Author: elisharhea

The Crayola Effect

From the time I was little I have always loved Crayola crayons…not Rose Art, not the restaurant bulk crayons, Crayola crayons. But I always was super picky about my crayons: They had to be new with sharp points. Even if I would use the built-in sharpener from the box of 64, the points were never perfect enough again (although the new sharpeners have gotten much better).

The box of 64 brings me to another point that I always needed with my crayons: Variety. I wanted to have as many hues available in my crayon box as possible. When the 96 box came out I was in my glory. My mother was much the same. There was just something about the smell of Crayola crayons (especially from a freshly opened box). And being able to use different shades to capture as much realism in my coloring as possible was just an added bonus.

Why am I talking about my borderline-obsession with crayons in a forum that is primarily about my crochet journey? Because history has a funny way of repeating itself with me.

I’ve talked before about how I’ve been searching for “the one” when it comes to yarn. I want to have one go-to brand and weight that I know is going to produce consistently amazing amigurumi, be affordable, and be awesome to work with. With this goal in mind, I’ve sampled a lot of yarn in not quite 18 months. But, like I said, history has a way of repeating itself.

There are several companies that I have tried, and they make a perfectly lovely product, but they just aren’t my Crayola – they just weren’t the right fit for me. Some came close, some missed the mark, and there are some that aren’t quite there, but they are close enough that I can happily use them, especially in a pinch. But I do think that I’ve found a yarn winner: Knit Picks.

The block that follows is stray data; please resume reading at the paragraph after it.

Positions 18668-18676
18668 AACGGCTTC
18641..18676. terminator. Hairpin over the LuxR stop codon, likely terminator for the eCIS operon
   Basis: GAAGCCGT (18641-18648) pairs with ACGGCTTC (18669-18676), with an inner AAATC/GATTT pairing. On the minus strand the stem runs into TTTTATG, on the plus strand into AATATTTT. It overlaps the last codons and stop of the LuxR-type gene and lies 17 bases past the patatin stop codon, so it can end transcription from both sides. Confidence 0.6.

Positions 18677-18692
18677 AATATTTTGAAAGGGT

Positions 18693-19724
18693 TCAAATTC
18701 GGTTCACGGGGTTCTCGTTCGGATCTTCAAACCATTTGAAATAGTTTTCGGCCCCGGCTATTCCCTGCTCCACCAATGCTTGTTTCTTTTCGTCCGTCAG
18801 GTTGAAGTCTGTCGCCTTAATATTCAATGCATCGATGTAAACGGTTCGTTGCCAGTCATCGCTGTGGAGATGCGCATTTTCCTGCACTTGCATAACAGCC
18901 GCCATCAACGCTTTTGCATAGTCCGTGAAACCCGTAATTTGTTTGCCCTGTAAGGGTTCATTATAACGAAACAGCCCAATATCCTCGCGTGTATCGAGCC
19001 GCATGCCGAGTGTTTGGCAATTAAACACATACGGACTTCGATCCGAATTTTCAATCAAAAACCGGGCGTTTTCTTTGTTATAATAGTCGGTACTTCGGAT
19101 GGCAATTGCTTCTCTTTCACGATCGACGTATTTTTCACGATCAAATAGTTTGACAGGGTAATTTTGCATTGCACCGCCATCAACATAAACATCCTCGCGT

I have been using them pretty much exclusively for two months and am impressed with the consistency and quality of the product, and the cost effectiveness. I have found that both their Brava Worsted and their Mighty Stitch are my favorites, although I would like to make a teddy bear with their Wool of the Andes blend.

The funny thing is I have noticed my Crayola tendencies rubbing off on my yarn picks. Knit Picks is currently my “crayon” of choice, so of course I want to get as many different colors as I can. But, just like I hated as a kid to use a crayon after the point wore off, or got down to a certain stump, I am the same with a skein of yarn. I enjoy the satisfaction of beginning a new project with a new ball of a yarn. And, if I work on a project and I only have a few yards of yarn left, I tend to wind up that yarn and put it to the side instead of starting another project with it, only to have to change to another skein in mid-row. I guess some habits just die hard.

Considering that both crayons and yarn involve bright colors and a degree of creativity, I guess I shouldn’t be totally surprised that I have similar tastes and habits with both, but I still kind of am. I wonder if my love from this brand of yarn will be as long of a partnership as me and Crayola (we are 41 years strong), or if there will be another skein of yarn to tempt me away. Oooh, look at all the pretty colors. (I’m such a dork).

Hugs and cuddles,


525,600 Minutes

I’ve been so crazy busy these last few weeks with work, home, Luvvies, orders, and convention planning that I completely lost track of the date, until I was doing some maintenance on the site and realized – holy crap, it’s been a whole year since I’ve had Lil’ Luvvies.

March 27, 2018 I made my first post on this Web site and officially opened up to share about my crochet journey, offer Luvvies for good homes, and see what could happen with this hobby that I had taken up.

Of course, I had been practicing and making stuffed animals for several months before I officially took to the Interwebs, but the day that I decided to make an official go of it has already been a year. In some ways that time has absolutely flown, in others I feel as this has been part of my life forever.

There has been a lot of learning and sharing – triumphs and failures in that period.

And even though I have gotten stressed about how some of the Luvvies have turned out, every day I have enjoyed what I have done. And looking back now and seeing early projects (like the entire top row above), it is so cool to see how thinks have progressed. I have been so lucky over the past year to have gotten to go to conventions and talked with people, and gotten to make custom designs for people that (hopefully) brought joy into their lives.